Shortwave Radio listening, also known as HF or High Frequency listening, is an enjoyable hobby. Yet, it pays to get familiar with how shortwave radios work, and the art of finessing stations out of the static.

The first step is a good radio. Avoid radios with analog readouts. These radios with slide-rule like tuning are not precise. Imprecise tuning results in frustration and inability to keep a radio locked on frequency. Given both the interference and AM modulation of shortwave, signals can vacillate rapidly. Use a radio with digital tuning, preferably with memories and direct-entry of frequencies via a DTMF or Touch-Tone like keypad.

Also, look for radios that have more than one bandwidth filter. This will allow the radio to focus on a signal that's bombarded by another signal. Usually this option is complemented by 1 kHz tuning, which permits finer selection of stations.

Once the radio is home, extend the attached antenna fully, walking with the radio around the room to find the best place to plop it down. (IMHO, do this when home alone.) It is not advisable to connect a long, outdoor strand of wire to the radio unless the radio is grounded and natural electromagnetism has been accounted for. Failure to account for EM will result in a badly desensitized or scorched radio.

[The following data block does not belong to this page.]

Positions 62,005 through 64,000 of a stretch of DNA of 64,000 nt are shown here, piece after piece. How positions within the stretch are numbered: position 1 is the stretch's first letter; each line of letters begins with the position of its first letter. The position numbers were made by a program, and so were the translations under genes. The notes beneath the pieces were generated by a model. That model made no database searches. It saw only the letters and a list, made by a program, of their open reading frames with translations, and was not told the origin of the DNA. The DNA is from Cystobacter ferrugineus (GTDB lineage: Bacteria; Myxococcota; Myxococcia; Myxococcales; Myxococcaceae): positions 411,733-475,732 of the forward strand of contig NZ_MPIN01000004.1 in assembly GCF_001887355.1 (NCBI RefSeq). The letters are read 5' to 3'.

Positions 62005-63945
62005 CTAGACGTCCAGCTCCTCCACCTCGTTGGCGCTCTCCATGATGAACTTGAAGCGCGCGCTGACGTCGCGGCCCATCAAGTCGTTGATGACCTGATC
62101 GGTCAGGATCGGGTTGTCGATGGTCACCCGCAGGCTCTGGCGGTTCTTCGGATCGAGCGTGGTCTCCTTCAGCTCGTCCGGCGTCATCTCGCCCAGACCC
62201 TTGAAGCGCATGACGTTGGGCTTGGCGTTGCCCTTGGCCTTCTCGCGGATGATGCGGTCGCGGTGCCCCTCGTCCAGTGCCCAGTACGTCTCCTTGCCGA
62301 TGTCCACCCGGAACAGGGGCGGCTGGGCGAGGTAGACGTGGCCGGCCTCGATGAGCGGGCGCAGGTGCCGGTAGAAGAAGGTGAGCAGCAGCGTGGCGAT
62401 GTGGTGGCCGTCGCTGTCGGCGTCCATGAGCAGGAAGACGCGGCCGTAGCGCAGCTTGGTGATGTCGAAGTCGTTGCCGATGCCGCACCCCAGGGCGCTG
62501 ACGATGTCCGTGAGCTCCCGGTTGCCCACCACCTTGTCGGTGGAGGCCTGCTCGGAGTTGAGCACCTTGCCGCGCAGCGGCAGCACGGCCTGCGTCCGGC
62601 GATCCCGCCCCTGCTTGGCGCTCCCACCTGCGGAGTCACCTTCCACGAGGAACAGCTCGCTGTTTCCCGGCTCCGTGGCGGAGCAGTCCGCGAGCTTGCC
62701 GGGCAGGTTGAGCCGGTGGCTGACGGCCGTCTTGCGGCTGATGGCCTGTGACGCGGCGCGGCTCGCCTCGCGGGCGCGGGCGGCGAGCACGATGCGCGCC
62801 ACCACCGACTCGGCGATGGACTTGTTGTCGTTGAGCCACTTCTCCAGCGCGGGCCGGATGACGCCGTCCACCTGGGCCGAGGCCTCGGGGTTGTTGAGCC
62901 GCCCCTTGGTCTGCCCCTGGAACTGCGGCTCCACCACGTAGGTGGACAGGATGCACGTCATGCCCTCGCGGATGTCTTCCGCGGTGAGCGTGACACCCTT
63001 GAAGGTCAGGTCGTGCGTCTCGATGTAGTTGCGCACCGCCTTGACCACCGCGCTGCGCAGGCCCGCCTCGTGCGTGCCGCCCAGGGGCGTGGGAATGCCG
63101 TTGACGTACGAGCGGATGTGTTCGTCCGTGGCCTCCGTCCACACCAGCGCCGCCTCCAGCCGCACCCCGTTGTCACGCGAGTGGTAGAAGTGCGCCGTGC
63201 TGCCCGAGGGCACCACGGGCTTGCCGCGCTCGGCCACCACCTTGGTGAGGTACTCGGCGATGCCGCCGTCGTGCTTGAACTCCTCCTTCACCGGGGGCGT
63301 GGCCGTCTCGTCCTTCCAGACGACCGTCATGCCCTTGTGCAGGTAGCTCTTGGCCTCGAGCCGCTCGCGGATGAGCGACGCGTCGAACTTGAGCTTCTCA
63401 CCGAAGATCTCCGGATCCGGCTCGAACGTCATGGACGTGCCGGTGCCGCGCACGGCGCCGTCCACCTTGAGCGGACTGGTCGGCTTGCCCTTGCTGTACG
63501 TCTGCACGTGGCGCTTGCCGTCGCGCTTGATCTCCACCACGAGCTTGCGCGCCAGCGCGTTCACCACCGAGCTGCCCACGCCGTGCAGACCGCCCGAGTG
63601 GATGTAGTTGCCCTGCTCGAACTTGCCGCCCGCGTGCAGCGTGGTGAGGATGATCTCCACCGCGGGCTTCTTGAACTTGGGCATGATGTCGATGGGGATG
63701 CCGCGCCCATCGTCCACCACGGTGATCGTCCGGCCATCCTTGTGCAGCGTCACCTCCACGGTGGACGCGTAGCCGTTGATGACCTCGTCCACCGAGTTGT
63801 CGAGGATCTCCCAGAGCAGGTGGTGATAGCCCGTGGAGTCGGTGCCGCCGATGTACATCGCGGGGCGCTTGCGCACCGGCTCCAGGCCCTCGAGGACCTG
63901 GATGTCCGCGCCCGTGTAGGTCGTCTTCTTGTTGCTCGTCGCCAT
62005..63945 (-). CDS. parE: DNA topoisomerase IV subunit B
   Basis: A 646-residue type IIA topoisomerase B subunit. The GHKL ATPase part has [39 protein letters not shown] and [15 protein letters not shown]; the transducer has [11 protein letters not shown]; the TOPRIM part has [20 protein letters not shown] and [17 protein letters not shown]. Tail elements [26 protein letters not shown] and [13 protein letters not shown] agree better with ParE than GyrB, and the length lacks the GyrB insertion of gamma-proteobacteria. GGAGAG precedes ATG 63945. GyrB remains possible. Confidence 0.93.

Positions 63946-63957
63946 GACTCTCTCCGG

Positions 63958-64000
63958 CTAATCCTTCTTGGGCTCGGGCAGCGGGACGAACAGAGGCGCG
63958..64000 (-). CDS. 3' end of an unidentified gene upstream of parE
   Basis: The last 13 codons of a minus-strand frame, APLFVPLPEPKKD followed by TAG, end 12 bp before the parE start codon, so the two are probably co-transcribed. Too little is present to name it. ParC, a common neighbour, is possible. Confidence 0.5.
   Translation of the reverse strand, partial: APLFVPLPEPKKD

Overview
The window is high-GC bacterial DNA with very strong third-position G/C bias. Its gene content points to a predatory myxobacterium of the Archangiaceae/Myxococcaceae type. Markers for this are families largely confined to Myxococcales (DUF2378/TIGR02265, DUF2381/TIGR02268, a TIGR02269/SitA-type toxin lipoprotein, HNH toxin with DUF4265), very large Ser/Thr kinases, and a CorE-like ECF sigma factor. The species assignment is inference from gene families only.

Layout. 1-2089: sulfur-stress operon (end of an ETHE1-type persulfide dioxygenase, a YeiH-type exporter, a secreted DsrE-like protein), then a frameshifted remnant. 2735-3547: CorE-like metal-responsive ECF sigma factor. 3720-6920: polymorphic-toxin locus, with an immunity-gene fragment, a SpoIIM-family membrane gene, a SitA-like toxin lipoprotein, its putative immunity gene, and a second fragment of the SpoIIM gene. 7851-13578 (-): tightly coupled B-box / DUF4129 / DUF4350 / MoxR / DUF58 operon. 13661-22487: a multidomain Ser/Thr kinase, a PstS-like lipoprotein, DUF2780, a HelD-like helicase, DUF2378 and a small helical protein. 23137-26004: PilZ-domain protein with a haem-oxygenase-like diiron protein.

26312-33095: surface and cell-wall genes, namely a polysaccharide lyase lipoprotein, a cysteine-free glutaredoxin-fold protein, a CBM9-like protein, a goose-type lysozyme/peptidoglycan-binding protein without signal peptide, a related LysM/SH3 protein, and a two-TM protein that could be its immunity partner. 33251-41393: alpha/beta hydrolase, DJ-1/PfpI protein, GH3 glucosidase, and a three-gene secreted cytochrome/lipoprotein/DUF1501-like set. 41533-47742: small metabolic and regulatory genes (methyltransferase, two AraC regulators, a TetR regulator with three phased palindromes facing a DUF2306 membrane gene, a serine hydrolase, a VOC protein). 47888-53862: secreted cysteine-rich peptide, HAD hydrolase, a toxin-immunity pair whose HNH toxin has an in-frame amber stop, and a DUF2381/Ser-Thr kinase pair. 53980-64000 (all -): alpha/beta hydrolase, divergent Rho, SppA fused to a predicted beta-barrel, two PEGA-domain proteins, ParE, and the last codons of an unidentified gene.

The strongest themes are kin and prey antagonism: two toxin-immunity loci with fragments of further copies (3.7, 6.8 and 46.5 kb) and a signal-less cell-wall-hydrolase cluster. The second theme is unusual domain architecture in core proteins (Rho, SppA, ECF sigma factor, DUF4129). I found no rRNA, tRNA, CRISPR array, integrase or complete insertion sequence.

Get a guide to shortwave like Passport to World Band Radio, which gives suggested easy frequencies and stations for newbies. A book to graduate to is WRTH: World Radio Television Handbook. WRTH is pure radio and TV frequency data with little editorial or feature story. Boring, yes; but useful.

Don't be discouraged if stations are hard to get at first. Put the radio into 1 kHz tuning mode and tune slightly up and down over the frequency to find the best angle to listen to. Radio stations frequently broadcast a song or sound right before a transmission, to signify that the frequency is occupied. Learn these interval signals of major broadcasters. It'll help when aimlessly tuning for something to listen to.

Refer to a discussion on UTC, also called Zulu Time, Coordinated Universal Time, GMT, or Greenwich Mean Time, for a discussion on how universal time is used in shortwave. In summary, all international broadcasters use UTC/GMT, since it is a time reference that all listeners can refer to. Getting a dedicated 24-hour format clock or a radio with dual-time 24-hour-format clocks is a great help.

Whatever you do, don't attempt pirate radio, or unauthorized transmission on any frequency. It's fun to spin your own music to the world, but in the United States, the Federal Communication Commission (FCC) frequently starts pogroms. For the rest of us, pirate listening is a rewarding, and entertaining, break from the stodgy tone of the BBC.

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